As the end of Google I/O 2017 draws near, it’s become very clear that Google’s future focus emphasizes on artificial intelligence, augmented reality and virtual reality. With Google’s extensive investment into these verticals, people like you and me have to be ready for embracing what is universally being labeled as the next big things in the technology. While VR and AI had a large share of new announcements, the Augmented Reality, however, had a rather subtle presence at the annual developer conference.
Google showcased two important things related to the AR at the I/O. First, Google blended the AR into a standalone VR headset. Based on a WorldSense technology, the headset becomes one of the first of new VR headsets that will be independent of secondary devices – something that has been the case with the contemporary VR headsets. Moreover, a standalone VR platform ensures a more fluid experience with the VR and already tech giants HTC and Lenovo have come onboard. ALSO READ: Standalone VR headsets is what we needed; WorldSense technology from HTC, Lenovo coming soon
The second important announcement was related to further improvement to Google Project Tango. The company introduced a Visual Positioning Service (VPS), which is essentially a mapping system that is based on Tango. The new technology enables users to navigate indoor locations on their phones and tablets using augmented reality. According to Google, the service could further assist visually impaired people find locations around as the VPS uses audio interfaces as well.
Earlier this month, I for the first time got my hands on the Asus ZenFone AR, one of the very few consumer devices based on Tango. Skipping the smartphone’s looks and performance aspects, what made the device very special was its compatibility with a slew of Tango apps. During my brief time with the Asus ZenFone AR, I realized that the AR had immense potential in the education segment, especially for the school children. Though I don’t see any reason why an advanced level of AR cannot be used by older students.
For an example, I could project a 3D dinosaur on the surface and check out some trivia about it. It’s not the 3D dinosaur or interiors of a BMW car that thrilled me, but the idea of an actual virtual experience of the things that have remained in theory in textbooks. The only thing I could think of at the moment that had these AR devices existed when I was in school, I could have a more imaginative mind. Now that there’s a lot of focus on gamification of education, I can just hope AR tools are more leveraged.
This is why augmented reality really excites me a lot. I can very well see AR implementation in the retail, real estate and perhaps other monetary opportunities, but I am more keen on its human aspects. I am keen on how AR helps our minds to be more creative. It could have been premature to make these observations a few years ago, but I think now is the most appropriate time to say that a right version of AR is finally here. Here’s the video of the Asus Zenfone AR. ALSO READ: Asus ZenFone AR hands-on and first impressions: Future of augmented reality seems bright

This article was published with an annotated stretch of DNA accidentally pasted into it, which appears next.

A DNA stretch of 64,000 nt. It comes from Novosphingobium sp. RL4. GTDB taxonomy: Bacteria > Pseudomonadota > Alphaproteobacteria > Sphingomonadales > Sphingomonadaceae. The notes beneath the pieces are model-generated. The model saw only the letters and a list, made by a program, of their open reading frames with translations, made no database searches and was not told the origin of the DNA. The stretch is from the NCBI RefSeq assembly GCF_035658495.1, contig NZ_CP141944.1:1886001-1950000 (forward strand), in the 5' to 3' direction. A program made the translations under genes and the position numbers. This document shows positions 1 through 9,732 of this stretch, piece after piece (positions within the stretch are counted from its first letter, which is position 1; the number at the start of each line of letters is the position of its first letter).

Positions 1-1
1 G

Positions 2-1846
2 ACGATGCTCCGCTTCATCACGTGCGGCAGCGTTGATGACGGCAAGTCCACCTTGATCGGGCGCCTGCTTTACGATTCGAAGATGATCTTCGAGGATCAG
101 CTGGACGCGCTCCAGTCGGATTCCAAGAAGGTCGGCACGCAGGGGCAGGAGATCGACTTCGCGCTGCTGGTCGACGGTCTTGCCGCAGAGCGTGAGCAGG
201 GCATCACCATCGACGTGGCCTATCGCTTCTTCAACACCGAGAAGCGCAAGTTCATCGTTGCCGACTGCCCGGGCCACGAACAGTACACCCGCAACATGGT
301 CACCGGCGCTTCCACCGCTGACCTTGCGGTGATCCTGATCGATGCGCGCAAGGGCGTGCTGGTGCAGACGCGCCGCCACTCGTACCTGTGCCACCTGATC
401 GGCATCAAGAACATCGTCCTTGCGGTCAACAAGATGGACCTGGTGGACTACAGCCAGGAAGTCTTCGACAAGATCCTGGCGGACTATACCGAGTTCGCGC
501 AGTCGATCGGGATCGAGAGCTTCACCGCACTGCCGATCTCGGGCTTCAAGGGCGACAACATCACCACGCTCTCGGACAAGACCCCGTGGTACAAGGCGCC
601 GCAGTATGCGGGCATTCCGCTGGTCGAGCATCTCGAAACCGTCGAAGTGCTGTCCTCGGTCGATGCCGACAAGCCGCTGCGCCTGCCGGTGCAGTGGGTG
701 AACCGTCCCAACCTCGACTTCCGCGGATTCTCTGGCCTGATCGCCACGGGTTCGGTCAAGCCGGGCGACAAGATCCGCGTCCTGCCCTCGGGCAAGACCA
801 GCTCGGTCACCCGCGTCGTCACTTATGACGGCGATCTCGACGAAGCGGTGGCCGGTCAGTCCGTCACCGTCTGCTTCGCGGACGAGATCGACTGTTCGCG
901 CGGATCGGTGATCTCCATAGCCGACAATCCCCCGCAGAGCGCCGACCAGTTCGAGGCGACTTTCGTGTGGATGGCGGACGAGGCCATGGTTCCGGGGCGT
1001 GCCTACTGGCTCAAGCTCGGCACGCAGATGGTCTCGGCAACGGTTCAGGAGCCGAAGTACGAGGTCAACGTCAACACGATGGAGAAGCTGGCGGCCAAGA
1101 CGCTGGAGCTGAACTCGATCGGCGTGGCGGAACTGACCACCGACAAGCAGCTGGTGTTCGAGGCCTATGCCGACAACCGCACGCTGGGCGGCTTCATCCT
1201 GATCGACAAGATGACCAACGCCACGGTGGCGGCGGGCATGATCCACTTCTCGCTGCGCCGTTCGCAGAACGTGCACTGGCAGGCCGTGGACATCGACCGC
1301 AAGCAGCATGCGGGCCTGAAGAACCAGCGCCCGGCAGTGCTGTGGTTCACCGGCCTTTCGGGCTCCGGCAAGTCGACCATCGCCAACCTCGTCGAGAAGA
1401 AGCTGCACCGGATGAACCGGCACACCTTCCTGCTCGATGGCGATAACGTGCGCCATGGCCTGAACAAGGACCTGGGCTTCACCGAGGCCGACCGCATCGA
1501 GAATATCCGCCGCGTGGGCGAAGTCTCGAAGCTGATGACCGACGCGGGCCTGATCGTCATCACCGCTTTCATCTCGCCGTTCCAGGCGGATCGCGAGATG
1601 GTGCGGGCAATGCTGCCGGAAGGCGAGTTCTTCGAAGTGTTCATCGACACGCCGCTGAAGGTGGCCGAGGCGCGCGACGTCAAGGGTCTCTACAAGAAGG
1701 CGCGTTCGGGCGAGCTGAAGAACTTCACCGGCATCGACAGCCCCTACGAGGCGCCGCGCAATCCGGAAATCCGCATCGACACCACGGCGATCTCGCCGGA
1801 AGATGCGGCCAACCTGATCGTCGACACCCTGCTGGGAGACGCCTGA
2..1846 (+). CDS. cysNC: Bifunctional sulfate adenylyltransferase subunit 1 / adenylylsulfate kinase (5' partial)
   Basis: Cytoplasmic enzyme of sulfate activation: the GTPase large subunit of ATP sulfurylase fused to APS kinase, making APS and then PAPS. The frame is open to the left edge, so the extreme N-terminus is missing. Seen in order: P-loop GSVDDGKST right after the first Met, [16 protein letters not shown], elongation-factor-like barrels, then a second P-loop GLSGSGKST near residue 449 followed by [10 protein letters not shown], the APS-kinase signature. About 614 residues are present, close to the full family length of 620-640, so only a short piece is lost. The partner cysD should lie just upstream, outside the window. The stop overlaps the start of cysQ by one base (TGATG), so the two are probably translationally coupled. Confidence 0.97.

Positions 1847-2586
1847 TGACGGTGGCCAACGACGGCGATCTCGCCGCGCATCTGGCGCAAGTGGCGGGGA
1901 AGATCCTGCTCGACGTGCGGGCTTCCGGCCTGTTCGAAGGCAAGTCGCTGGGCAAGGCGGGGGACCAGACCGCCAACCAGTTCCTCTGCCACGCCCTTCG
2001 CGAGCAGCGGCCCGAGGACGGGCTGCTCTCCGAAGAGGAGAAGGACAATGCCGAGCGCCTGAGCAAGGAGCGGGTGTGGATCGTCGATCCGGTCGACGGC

That being said, I understand a singular device cannot bring forth the change I have been stressing on. A wider ecosystem is required. There has to be more investment from other technology companies as well. Fortunately, all these things are taking place. Microsoft has long taken pride in showcasing its mixed reality platform Hololens. According to reports, a slew of consumer Hololens-based devices are in the works. Besides Hololens, AR plays a pivotal role in Microsoft’s new Story Remix product that was announced at its recent developer conference. The tool allows you to easily create videos with 3D effects and it’s up to you and your imagination. Just take a look at the demo video.
Facebook has also trained its guns on the augmented reality. Though I find AR photo filters childish and perhaps underuse of a far greater technology, but Facebook’s extensive focus on a dedicated developer community for AR is worth noting. “…the first augmented reality platform that becomes mainstream isn’t going to be glasses, it’s going to be cameras,” Mark Zuckerberg told TechCrunch.
“…building an open platform I think is going to be one of the big advances that pushes this forward . . . all developers can work on [the open platform] so that way you don’t just have 10 or 20 effects but you have thousands,” he added.
Even Apple seems interested in AR and reports suggest the next iPhones will have a certain level of augmented reality mixed. “I regard it as a big idea, like the smartphone. The smartphone is for everyone, we don’t have to think the iPhone is about a certain demographic, or country or vertical market: it’s for everyone. I think AR is that big, it’s huge. I get excited because of the things that could be done that could improve a lot of lives. And be entertaining,” Apple CEO Tim Cook had said.
At the moment, AR is still at a nascent stage and far from becoming mainstream. Looking at the rapidly evolving trends, I have no doubts that augmented reality is going to indeed be the next thing. That being said, I am more interested in how the technology improves our productivity and in this case, our imaginations and creativity skills.